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Thanks to space and cost constraints, efficiency in workplace design is a hot subject and it’s going to get hotter.

The upward trend in efficiencies continues with open plan offices, hot desking, break-out areas, phone booths, sleeping pods and so on. Many banks and IT companies have standardized office spaces to provide only 65 to 70 sft per person, a big move away from when architects design standard recommended offices with 100 to 120 sft per person.

Did we squeeze in too many people in offices to achieve efficiencies?

With the #COVID19 outbreak and the majority of workforce now working remotely, leaders have realized that a good percentage of the staff can work from home and continue to deliver results efficiently.

This new normal posed the questions as to whether there is a need to maintain offices as before. Will we need to adopt new strategies to make our offices more humane, comfortable, and safe?

While no one knows what the future holds post-COVID-19, there are some indications of what might be coming:

De-congest offices: Re-think “ultra-efficiency” and “compact offices” and plan to de-congest office spaces, taking into consideration the new social distancing norms. Ideally, the minimum100 sft per person guideline may become a reality.

Real Estate: A real consideration for more space - even with a high percentage of employees working from home, more space may be distributed among fewer people, with generous space standards. It’s worth giving this consideration as employers may be required to provide good physical distance for every person, even if 50% of your staff work from home.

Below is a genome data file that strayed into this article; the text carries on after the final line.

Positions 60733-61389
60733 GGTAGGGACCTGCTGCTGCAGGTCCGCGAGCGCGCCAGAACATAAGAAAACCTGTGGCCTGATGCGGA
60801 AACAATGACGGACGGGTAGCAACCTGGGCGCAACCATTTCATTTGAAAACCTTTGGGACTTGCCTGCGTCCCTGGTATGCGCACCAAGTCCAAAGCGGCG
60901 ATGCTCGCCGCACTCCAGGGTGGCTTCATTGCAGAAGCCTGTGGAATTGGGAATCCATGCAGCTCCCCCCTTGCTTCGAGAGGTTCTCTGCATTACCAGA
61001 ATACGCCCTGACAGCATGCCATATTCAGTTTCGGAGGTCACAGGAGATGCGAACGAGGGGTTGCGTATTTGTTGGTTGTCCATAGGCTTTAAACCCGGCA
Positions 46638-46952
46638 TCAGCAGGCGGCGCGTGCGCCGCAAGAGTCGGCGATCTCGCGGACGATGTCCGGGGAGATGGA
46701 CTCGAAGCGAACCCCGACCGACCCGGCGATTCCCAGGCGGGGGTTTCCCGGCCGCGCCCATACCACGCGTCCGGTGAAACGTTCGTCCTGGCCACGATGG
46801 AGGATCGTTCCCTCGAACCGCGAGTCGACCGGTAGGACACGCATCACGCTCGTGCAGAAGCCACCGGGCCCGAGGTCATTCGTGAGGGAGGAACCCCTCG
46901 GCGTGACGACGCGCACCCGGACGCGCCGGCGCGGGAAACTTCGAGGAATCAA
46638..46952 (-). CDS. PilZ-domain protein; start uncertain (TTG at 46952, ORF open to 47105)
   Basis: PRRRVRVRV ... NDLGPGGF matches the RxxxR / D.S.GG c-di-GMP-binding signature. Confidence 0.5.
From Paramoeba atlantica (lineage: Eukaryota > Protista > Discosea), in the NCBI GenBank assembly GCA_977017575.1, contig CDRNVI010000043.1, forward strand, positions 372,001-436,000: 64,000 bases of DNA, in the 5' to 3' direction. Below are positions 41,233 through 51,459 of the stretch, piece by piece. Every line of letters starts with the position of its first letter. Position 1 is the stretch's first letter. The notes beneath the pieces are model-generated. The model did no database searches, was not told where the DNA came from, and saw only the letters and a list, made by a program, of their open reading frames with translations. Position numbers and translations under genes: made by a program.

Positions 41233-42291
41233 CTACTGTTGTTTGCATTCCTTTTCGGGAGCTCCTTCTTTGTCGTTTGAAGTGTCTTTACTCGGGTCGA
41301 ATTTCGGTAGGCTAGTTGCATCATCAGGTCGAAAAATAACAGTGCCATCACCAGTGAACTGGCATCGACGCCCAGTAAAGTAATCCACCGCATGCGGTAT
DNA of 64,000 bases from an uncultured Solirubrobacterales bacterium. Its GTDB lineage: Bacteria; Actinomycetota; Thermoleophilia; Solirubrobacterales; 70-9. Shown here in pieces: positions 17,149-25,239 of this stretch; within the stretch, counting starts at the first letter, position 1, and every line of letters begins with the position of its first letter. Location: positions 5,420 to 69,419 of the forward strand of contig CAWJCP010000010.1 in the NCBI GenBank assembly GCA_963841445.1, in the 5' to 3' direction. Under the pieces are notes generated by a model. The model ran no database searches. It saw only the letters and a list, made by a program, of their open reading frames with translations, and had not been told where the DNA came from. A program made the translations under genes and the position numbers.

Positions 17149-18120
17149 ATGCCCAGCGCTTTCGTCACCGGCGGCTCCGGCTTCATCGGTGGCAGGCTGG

Incorporate elements from hospital design: Offices may need to incorporate disinfection infrastructure, for example, easy to clean and disinfect floor finishes, furniture, curtains, and door handles.  Redressal of microbiological transmission through droplets, physical proximity and airborne transmissions would need to be addressed in the design. Additionally, quarantine rooms, oxygen supplies, mask stations may be a reality than a part of a sci-fi office architecture.

Redesign Air-conditioning: Air-conditioning design for office buildings may require major re-engineering to avoid the risk of community infection. Floor or zone-wise separation of the air distribution system will be the norm in future building designs. Similarly, HEPA (High-efficiency Particulate Air) filters incorporated with high-energy ultra-violet light units to kill bacteria and viruses may become a standard feature. Air changes per hour may have to be increased to ensure higher levels of cleanliness.

Provide Sanitisation Tunnels: Sanitation tunnels and mist sprays may be installed to sanitize every person entering a building.

All these changes will call for major additional Capital and Operational costs for buildings. The cost of doing business will obviously increase and sinking funds will have to be built. Having gone through this round of pandemic and long shutdowns, the behaviour of employees will change, and they will require more physical and mental space, not to mention personal safety.

The way we work, and design workspaces will never be the same again. Our future workplace designs must cater to the post COVID-19 world.

Richard Warburton

Connect with Richard Warburton for more information & questions.

Richard Warburton, Global Market Sector Director, Property & Investment at Arcadis

+65 98197999

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